LOUISVILLE, Ky. (AP) – The estranged wife of a longtime aide to Louisville men’s basketball coach Rick Pitino faces charges that she tried to extort the coach, at first demanding cars and tuition for her children, then later asking for $10 million, according to a federal complaint filed Friday.

Karen Cunagin Sypher, 49, who also is accused of lying to the FBI about the case, did not enter a plea at a court appearance Friday and was released on her own recognizance.

Sypher’s husband and Cardinals equipment manager, Tim Sypher, on March 6 brought Pitino a written list of demands including tuition, two cars of her choice, paying off her house and $3,000 per month, according to the complaint. The demands later escalated to $10 million, the complaint said.

According to the complaint, the note said, “If all is accepted, I will protect Rick Pitino’s name for life.”

What sort of information Sypher may have been trying to use to extort the successful coach was not included in the complaint, which only said Pitino believed it was related to an unspecified encounter with the woman in 2003, two years after Pitino took over Louisville’s basketball program.

The 56-year-old coach first brought up the extortion allegations last week, when he said he had reported them to the FBI. Pitino’s attorney, Steve Pence, released a statement and said he has directed the coach to have no further comment on the case.

Outside the courthouse, Karen Sypher’s attorney, Thomas Clay, declined to predict what might happen in the case.

“The criminal complaint clearly reflects other people were involved in this,” Clay said. “Whether they will be charged, I don’t know.”

Clay also declined to comment on Sypher’s allegation against Pitino. In court, she answered only “yes, sir” to questions from U.S. Magistrate Judge Dave Whalin, and she would not comment later.

According to the complaint written by FBI Special Agent Steven Wight, Pitino received two voicemail messages on Feb. 26 from a man who did not identify himself and a third call on Feb. 28. Pitino told Wight the first two concerned personal allegations that were “criminal in nature” and could harm the coach’s reputation, and the other was a threat to make the allegations public in two weeks.

Wight said the truth about the allegations against Pitino is “suspect” and were left out of the complaint.

Since Pitino’s announcement, Karen Sypher has given some media interviews, mostly saying she’s just defending herself. One station that did an extensive interview said it chose not to air her allegations because they could not be confirmed.

Tim Sypher, 48, voiced his support for his boss in a statement last week, and divorce papers for the couple, who married in April 2004, have been filed in recent weeks. The relationship between the men goes back to the days when Pitino coached the Boston Celtics, when Sypher was Pitino’s personal assistant from 1997 to 2001, according to his resume on file at Louisville.

Pitino told Wight he met with the Syphers after the first two calls and asked what she wanted. Karen Sypher then talked about a house, cars and cash. Pitino told Wight that he played the voicemail for her and she denied knowing about the calls.

Kenyon Meyer, Tim Sypher’s attorney, said his client is not being targeted in the criminal investigation and is cooperating.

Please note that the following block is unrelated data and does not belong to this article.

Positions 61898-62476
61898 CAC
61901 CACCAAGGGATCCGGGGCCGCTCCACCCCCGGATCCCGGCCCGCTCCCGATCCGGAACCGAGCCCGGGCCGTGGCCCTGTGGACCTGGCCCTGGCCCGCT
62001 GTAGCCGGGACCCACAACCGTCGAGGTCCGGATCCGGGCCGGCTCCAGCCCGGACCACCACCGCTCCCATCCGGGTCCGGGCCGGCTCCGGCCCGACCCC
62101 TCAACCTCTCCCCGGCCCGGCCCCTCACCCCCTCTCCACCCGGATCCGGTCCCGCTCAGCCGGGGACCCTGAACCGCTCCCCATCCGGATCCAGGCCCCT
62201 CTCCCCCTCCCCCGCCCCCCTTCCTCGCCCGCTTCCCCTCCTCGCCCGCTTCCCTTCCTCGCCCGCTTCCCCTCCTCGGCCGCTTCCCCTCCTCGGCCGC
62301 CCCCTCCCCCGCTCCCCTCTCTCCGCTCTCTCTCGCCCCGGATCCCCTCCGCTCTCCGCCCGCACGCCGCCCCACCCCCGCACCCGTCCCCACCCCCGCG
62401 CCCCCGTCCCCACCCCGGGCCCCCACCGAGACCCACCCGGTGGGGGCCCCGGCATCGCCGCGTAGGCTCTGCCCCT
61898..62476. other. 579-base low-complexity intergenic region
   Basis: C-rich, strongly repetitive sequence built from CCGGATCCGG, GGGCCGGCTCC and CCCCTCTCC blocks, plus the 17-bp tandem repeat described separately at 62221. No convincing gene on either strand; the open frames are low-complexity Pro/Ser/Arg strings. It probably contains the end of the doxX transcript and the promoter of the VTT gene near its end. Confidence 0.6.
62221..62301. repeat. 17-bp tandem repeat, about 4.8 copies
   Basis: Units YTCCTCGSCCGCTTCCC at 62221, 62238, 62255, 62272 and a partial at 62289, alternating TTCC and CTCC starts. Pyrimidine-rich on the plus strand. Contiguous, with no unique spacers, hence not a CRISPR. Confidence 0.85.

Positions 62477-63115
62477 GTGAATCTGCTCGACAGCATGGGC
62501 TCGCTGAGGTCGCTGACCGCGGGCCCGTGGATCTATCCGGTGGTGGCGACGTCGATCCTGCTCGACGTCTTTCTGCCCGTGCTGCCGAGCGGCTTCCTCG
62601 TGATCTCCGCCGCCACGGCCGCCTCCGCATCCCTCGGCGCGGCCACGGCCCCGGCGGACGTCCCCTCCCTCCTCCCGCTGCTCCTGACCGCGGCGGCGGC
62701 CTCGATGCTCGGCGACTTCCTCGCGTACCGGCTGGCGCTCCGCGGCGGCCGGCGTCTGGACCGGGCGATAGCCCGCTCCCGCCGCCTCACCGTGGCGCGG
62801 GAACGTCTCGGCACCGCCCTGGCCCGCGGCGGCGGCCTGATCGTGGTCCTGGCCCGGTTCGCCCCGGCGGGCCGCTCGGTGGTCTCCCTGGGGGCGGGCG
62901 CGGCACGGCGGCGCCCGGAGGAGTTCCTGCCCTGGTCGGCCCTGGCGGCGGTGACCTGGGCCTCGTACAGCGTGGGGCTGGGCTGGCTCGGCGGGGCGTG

Tim Sypher’s mother, Joan Sypher, of Raynham, Mass, said her son loves sports, which helped him land a job with Pitino, first as a driver.

“My son was not married or anything, and of course when you’re a driver for somebody you have to be available 24 hours, so that’s how he got the job,” she told The Associated Press earlier this week by telephone.

Wight said Karen Sypher’s attorney later mailed a letter to Pitino repeating the allegations made in the voicemail. In it, Sypher also accused Pitino of orchestrating the threatening calls, Wight said. The attorney filed a divorce petition and made demands of Pitino, including one for $10 million, Wight said. An affidavit containing the allegations against Pitino and attached to the petition has been sealed.

Assistant U.S. Attorney John Kuhn asked Whalin to bar Karen Sypher from hurting Pitino’s reputation while on bond, and Clay said his client agreed not discuss the coach in public.

Pitino signed a three-year contract extension with the Cardinals in May 2007 that could keep him at the school through 2013. The deal pays him an annual salary of $2.5 million a year if he stays until the end of the contract. He’ll receive loyalty bonuses of $3.6 million in 2010 and 2013 if he remains with the school.

Pitino led Louisville to the Final Four in 2005, the third school he has taken there. The others were Providence in 1987 and Kentucky, which won the national championship in 1996.

Kuhn said a federal grand jury is scheduled to meet May 11-12 and could hear the case against Sypher.

The FBI interviewed her earlier this month about the calls and said she failed a polygraph test to her during the second interview. She then gave false information about the caller’s identity, leading to charges of lying to the FBI, Wight said.

Also, a man the FBI said admitted making the calls told Wight that Karen Sypher talked about getting $200,000 to $400,000. The unidentified man said Sypher asked him to make the calls “during a critical period in the basketball season to increase the pressure” on Pitino, Wight said.


Only subscribers are eligible to post comments. Please subscribe or to participate in the conversation. Here’s why.

Use the form below to reset your password. When you've submitted your account email, we will send an email with a reset code.